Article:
In the past, people go all out to find internet connections, either through public WiFi, or cheats. However, in recent times, internet connections have been domiciled to mobile devices.
While a lot of people consider internet access as expensive in Nigeria, a lot of people are still connected to the internet, one way or the other; and usually, the connection is made via their mobile devices.
This leads to the need to keep mobile devices powered all the time.
Everyone must have met someone that would always go out with a charger, or a power bank. This is done because power supply in the country is not dependable, and people still have to keep their devices on.
Some years ago, chargers are made exclusively of hardware, and this make the chargers transmit only electric current. But, nowadays, chargers are infused with technology like Fast Charging. Fast Charging makes use of the hardware in the charger, plus the software installed on the processor and on the charger.
Now, can Fast Charging be used to hack a mobile device?
Before we go into that, let us examine how charging works.
In simple terms, when you plug your charging brick to the wall, the pin collects AC current, and then, sends it to the transformer in the charging brick. The transformer then converts the AC current to DC, and then sends the juice to the battery.
To avoid your phone exploding, the transformer is set to convert AC current to a particular DC standard that won’t damage your battery.
The battery is fitted with enough physics to store that power, so that you can use it later. When you have used up the power, you would have to plug your phone, and restart the cycle.
With Fast Charging, things are a little different.
The greater the amount of current that goes through a battery, the faster it charges. So, with Fast Charging, the power that flows into the battery is increased. This would have been dangerous for the battery, but there is a software on the phone that controls how much of power can flow in.
This software regulates the heat that comes with the increased flow of power, and prevents power spike that could hurt the battery, and the phone.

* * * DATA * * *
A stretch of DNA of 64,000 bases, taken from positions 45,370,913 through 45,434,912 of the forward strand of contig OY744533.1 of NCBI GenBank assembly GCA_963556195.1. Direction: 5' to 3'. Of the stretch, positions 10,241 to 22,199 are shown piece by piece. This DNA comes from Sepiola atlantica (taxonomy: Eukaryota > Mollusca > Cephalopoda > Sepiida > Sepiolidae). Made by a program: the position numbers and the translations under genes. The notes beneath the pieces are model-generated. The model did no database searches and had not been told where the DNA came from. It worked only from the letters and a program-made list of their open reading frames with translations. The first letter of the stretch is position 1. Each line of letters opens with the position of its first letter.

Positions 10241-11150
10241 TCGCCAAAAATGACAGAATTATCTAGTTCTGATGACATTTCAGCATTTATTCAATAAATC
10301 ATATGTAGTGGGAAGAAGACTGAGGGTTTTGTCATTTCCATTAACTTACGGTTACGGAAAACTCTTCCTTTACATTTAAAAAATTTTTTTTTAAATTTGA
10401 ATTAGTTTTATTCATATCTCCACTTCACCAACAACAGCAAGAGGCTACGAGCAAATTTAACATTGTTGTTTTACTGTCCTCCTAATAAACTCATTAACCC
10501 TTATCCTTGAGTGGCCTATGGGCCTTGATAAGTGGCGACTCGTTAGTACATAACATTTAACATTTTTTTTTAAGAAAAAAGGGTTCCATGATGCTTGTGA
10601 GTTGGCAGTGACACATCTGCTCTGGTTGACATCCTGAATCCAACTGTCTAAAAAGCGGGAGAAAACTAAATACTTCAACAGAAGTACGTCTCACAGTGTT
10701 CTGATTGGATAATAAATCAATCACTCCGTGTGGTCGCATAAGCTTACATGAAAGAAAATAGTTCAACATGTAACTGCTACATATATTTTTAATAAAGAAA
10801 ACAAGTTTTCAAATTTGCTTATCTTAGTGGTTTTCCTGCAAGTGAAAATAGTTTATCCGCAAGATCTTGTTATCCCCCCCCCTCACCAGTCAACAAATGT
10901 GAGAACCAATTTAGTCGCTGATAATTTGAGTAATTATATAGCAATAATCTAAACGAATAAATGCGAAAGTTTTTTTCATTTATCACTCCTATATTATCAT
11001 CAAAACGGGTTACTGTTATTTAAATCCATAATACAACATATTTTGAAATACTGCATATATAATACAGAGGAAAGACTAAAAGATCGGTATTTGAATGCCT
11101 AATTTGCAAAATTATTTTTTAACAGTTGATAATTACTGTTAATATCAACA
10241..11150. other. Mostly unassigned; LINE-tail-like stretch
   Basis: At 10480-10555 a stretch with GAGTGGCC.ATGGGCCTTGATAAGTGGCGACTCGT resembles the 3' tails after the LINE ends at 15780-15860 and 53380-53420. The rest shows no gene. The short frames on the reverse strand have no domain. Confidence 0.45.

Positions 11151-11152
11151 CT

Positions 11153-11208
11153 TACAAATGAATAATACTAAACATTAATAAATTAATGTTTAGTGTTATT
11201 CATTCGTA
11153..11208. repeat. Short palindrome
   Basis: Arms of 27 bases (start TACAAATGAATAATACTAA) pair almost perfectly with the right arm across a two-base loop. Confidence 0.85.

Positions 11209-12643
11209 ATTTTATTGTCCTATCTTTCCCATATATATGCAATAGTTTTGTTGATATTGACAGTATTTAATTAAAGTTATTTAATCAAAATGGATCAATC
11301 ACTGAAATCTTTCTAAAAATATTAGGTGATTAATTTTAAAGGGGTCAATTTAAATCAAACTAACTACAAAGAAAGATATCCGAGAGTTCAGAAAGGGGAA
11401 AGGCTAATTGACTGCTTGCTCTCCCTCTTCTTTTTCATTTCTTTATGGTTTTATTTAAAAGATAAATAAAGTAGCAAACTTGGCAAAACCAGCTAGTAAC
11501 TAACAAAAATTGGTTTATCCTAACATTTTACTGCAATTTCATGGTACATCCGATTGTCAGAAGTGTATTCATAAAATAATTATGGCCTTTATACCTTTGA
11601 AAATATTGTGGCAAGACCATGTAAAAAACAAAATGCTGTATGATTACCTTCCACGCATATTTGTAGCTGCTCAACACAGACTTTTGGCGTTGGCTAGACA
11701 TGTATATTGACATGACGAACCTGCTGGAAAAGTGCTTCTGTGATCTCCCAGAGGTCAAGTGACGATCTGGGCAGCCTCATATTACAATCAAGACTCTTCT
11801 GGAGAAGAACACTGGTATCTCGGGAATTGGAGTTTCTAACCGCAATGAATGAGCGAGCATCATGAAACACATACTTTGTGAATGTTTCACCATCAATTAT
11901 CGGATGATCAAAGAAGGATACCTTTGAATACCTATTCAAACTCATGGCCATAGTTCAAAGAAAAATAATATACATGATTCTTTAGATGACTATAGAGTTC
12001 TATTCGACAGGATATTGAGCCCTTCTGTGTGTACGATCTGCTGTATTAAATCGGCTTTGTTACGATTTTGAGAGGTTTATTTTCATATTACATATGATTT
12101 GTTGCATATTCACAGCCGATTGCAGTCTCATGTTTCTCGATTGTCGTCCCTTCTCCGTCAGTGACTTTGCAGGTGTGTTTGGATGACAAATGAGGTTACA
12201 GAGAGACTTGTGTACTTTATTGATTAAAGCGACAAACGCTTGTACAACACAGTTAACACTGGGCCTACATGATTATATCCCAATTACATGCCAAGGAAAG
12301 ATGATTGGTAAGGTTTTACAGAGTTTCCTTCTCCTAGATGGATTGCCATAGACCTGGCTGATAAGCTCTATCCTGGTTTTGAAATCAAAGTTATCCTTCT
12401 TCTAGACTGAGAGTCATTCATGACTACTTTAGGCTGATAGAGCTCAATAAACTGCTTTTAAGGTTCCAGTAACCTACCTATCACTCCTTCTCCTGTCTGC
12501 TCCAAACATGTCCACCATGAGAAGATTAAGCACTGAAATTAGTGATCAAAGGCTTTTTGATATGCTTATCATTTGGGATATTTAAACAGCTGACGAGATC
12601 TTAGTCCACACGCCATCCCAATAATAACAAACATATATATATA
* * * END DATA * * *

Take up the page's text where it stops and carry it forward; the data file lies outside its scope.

There is also a similar software installed in the charger. This software would work with the software on the phone to determine the amount of power the phone can take.
This is why you can use a charger with Fast Charging technology with a phone without that technology, and your phone would not explode – the software in the charger has to work with the software on the phone. If the software is not available on both charger and phone, the phone would charge at a regular flow.
With this technology, there is a software involved, and with the software, mischievous people could get into your phone, through charging.
You see where this is going? Cool!
What makes this easier, is because your phone charges through a USB cable, which is designed to transfer both electric current, and data.
There are 5 types of USB:
Type A, Type B, Mini USB, Micro USB, and Type C.
Smartphone you’ll see around uses either Micro USB, or Type C.
How can your phone be hacked through Fast Charging?
Fast Charging works by your phone telling your charger how much power it can take, this is done with the use of software and chips.
Years ago, Samsung Galaxy S7 had power issues that causes the phone to explode. Although, this has been recorded as power and design issue, it leaves room for vulnerabilities.
The vulnerabilities is called BadPower.
With BadPower, hackers can install a power disguise in a device, and once a device with Fast Charging technology is connected, the power load can be tampered with, causing overload, and further damaging the phone. This can work on Smartphones and Laptops; basically any device that supports Fast Charging.
This leaves room for further vulnerabilities.
Another vulnerability that can be caused through Fast Charging could happen when the command to download a malicious software is sent through the charger. This software, when downloaded, could be used to manipulate the way the device functions.
It should be noted that researchers believe that all a hacker needs to do is to install a malicious firmware on the charger. Once this is done, the charger would remain a channel to access the device.
Research found that, out of the 35 chargers that were tested, 18 could be vulnerable to BadPower. Out of the 18, 11 could be corrupted through digital terminals.
Although, the Chinese research says BadPower has not been detected to steal data, the possibility is however open in future devices.
How do you know your devices is being Hacked?
While a lot of hacks happen undetected, these three ways could be a pointer:
- The device gets unnecessarily hot.
- The device gets slows.
- Battery drain while on charge, or drains faster, when not on charge.